Morris Manning & Martin, LLP

LETTER FROM WASHINGTON - Congress Will Change Insurance Regulation: Progress and Pitfalls

12.01.2008

The meltdown of the financial markets has created a new environment for federal reform of insurance regulation. Ever since the passage of the McCarran-Ferguson Act of 1945, Congress has toyed with reforming the regulation of insurance. However, there is now an alignment of interests favorable to changing the way financial services (including insurance) are regulated. The collapse of the credit markets and the devastation of the values of publicly traded companies likely will result in the reorganization of the financial services business, and insurance regulation will be drawn into this process.

The 110th Congress is scheduled to have a “lame duck” session. It is extremely unlikely that any insurance reform legislation will be addressed at that time. This Congress has acted on a variety of insurance regulatory reform proposals, e.g. surplus lines and reinsurance reform (H.R. 1065); national optional federal chartering (S. 40); national registration of insurance agents (H.R. 5611); establishing an office in the Treasury to oversee and gather information about insurance regulation (H.R. 5480); and expansion of the Liability Risk Retention Act (H.R. 5792). Several of these proposals made progress, but none passed.

The 111th Congress will take office in January. It will likely consider those issues referenced above but in the context of overall financial services reform. In other words, Congress will consider much broader and more inclusive issues.

It is charitable to say that the legislative process is imperfect. Because Congress has relatively little experience with the insurance industry, the opportunities for missteps and outright bad legislation is increased. The “law of unintended consequences” should be foremost in every legislator’s mind.

A good example of this is what happened to the legislation to facilitate the multi-state licensing of insurance agents known as “NARAB II” (H.R. 5611). This legislation would have created a non-profit organization that would have been granted limited authority regarding agent licensing. In the 110th Congress, the bill was moving with great speed and momentum. It had been reported out of the relevant House committee and had been sent to the floor of the House to be passed on the “consent calendar.” H.R. 5611 was supported by a coalition of insurance trade associations as well as the NAIC (which had obtained favorable amendments of the original proposal).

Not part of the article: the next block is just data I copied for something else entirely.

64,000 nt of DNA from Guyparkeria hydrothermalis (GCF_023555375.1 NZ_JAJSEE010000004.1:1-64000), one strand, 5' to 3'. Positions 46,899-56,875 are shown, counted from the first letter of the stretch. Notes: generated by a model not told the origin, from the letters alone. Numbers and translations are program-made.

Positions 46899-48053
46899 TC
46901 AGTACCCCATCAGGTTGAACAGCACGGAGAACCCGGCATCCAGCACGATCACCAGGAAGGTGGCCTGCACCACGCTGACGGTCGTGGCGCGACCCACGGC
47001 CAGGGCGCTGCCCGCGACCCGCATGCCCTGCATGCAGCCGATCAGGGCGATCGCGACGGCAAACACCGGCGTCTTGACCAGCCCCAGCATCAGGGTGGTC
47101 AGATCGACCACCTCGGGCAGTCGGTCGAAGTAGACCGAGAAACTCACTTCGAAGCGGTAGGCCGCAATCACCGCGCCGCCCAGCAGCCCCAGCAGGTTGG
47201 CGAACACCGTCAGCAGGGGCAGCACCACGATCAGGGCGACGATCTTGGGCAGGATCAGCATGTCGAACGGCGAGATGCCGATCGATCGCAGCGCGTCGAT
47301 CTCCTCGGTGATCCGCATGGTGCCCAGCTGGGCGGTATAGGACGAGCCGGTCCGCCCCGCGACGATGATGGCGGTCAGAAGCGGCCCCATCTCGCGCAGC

During the legislative process, only one group noted that H.R. 5611 had a significant problem; more specifically, it was unconstitutional. The National Association of Professional Insurance Agents (“PIA”) pointed out that the draft legislation would implement an unlawful delegation of authority to the members of the board of NARAB because they would be “politically unaccountable.” This would violate the “Appointments Clause” of the United States Constitution. H.R. 5611 also had problems related to the “Separation of Powers Doctrine,” i.e., Congressional involvement in executive branch functions.

Because the political compromise had been struck, this point of view was particularly unpopular and universally ignored until the Department of Justice (Office of Legislative Affairs) issued an opinion in the form of a letter dated October 1, 2008, articulating why the legislation was unconstitutional. The result, of course, is that H.R. 5611 has been sent back to the shop to be rebuilt so that it can pass constitutional scrutiny.

This is an example of just one of the many pitfalls that must be avoided in any legislative effort to implement insurance regulatory reform. The road to reform will be a bumpy one. Nonetheless, a larger federal role in the regulation of insurance will be high on the agenda of the 111th Congress. Congress generally needs either a consensus or a crisis to act. The 111th Congress may have both.

Robert “Skip” Myers is Co-Chairman of the firm’s Insurance and Reinsurance Practice and focuses in the areas of insurance regulation, antitrust, and trade association law. Skip received his bachelor’s degree from Princeton University and his law degree from the University of Virginia.